Murdering Ministers (Oliver Swithin Series #2)

Murdering Ministers (Oliver Swithin Series #2)

by Alan Beechey


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Product Details

ISBN-13: 9781464202452
Publisher: Poisoned Pen Press
Publication date: 05/06/2014
Series: Oliver Swithin Series , #2
Edition description: Reprint
Pages: 250
Product dimensions: 5.50(w) x 8.40(h) x 1.10(d)
Age Range: 14 - 10 Years

About the Author

Alan Beechey was born in England and grew up in London. He moved to Manhattan in his twenties and now lives with his three sons in Rye, New York, a city named after the English seaside town where his grandmother was born. Murdering Ministers is the second title featuring children's book author and amateur sleuth Oliver Swithin and his girlfriend, Scotland Yard detective Effie Strongitharm. They first met in An Embarrassment of Corpses, which The Bookshop Blog included in its list of the "Best 100 Mysteries of All Time," and reappeared in Murdering Ministers. Alan is also the co-author of a non-fiction book on American culture and values.

Read an Excerpt

Murdering Ministers

An Oliver Swithin Mystery

By Alan Beechey

Poisoned Pen Press

Copyright © 2014 Alan Beechey
All rights reserved.
ISBN: 978-1-4642-0245-2


Tis the Season to Be Jolly

Sunday, December 14 (Third Sunday of Advent)

Sitting down had clear advantages over kneeling, Oliver Swithin had decided. If anyone ever asked him to create a new religion—"Swithinism" had a lilt to it, but it might be a bit hard on lispers—he would make sure that everybody sat down for the prayers. For one thing, the position was more natural—rather like perching on the toilet, with much the same spirit of supplication and hope for a blessing.

And it was quicker. At his parents' parish church, the vicar's call to prayer would have been followed by several noisy seconds of cracking knees and the odd territorial grabs for hassocks. (Or were those cushions called "cassocks"? Not being much of a churchgoer, he could never remember the difference. Both words sounded vaguely like Scottish mountain ranges. Or indelicate parts of the body.)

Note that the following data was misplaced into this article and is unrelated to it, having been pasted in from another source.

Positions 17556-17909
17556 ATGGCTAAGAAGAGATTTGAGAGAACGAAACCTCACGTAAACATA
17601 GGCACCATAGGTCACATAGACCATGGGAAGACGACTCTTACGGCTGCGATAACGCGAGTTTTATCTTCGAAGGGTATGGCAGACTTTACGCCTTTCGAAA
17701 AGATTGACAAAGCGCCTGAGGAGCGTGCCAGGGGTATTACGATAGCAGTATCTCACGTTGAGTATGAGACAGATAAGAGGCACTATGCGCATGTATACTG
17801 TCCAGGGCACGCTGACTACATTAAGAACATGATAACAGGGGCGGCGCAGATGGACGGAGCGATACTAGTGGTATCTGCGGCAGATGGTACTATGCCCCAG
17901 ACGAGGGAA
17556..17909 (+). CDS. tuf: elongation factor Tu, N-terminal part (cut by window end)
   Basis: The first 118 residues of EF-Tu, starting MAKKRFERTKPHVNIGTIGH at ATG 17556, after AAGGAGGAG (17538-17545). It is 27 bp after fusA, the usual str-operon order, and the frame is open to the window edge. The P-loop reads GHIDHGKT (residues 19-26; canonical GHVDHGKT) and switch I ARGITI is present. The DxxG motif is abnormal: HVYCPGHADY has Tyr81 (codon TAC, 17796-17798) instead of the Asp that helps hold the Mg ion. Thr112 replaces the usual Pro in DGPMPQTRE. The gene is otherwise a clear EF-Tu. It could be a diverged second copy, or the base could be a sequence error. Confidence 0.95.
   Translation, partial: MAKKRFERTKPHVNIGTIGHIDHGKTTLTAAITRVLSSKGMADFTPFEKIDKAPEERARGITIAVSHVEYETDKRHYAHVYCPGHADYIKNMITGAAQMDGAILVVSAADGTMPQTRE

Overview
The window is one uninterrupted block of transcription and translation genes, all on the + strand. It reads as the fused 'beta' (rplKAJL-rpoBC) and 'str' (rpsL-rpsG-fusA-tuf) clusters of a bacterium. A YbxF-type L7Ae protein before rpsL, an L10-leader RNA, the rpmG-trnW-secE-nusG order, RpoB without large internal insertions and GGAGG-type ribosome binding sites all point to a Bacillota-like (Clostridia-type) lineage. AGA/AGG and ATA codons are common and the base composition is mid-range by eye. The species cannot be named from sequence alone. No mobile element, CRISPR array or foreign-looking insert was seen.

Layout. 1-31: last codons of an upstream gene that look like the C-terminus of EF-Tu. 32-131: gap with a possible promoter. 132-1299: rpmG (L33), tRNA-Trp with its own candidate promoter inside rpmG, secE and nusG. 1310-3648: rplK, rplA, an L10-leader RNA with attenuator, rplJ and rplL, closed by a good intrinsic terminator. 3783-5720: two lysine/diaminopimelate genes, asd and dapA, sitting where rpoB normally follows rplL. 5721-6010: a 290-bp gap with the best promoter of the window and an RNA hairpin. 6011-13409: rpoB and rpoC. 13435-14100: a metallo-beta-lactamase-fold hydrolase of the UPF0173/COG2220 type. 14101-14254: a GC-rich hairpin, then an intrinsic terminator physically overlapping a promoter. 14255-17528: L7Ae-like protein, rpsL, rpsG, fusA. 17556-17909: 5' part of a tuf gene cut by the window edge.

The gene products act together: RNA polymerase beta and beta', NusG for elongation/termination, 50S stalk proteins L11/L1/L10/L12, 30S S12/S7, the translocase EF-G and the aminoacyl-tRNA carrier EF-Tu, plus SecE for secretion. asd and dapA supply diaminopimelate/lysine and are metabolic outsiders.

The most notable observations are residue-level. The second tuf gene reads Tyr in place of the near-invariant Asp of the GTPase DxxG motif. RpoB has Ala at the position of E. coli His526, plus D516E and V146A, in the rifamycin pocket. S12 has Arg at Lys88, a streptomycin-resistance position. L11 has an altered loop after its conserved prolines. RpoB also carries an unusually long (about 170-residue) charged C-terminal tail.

"Amen," said the minister, at the end of a brief prayer that seemed largely improvised, like the many others that had preceded it. The tiny congregation mumbled a brief echo of the word, and Oliver realized that his mind had been wandering again. He shifted position on the uncomfortable pew and scribbled "Cassocks?" on his reporter's notepad.

"My text for today's sermon," the young man in the pulpit continued, "can be found in the gospel according to Saint Matthew, chapter fifteen, verses ten and eleven."

"And the best I can get, even with four-hundred-speed film, is a thirtieth of a second at f-two-point-eight," Ben Motley whispered loudly into Oliver's ear as he loaded a new roll of film into his Canon.

"Our days are numbered," murmured Oliver.

"I'm reading from the Revised English Bible," the minister continued. A thick-necked, elderly man sitting in the pew in front of Oliver and Ben stopped flipping the pages of his well-thumbed King James's Bible and snapped it shut.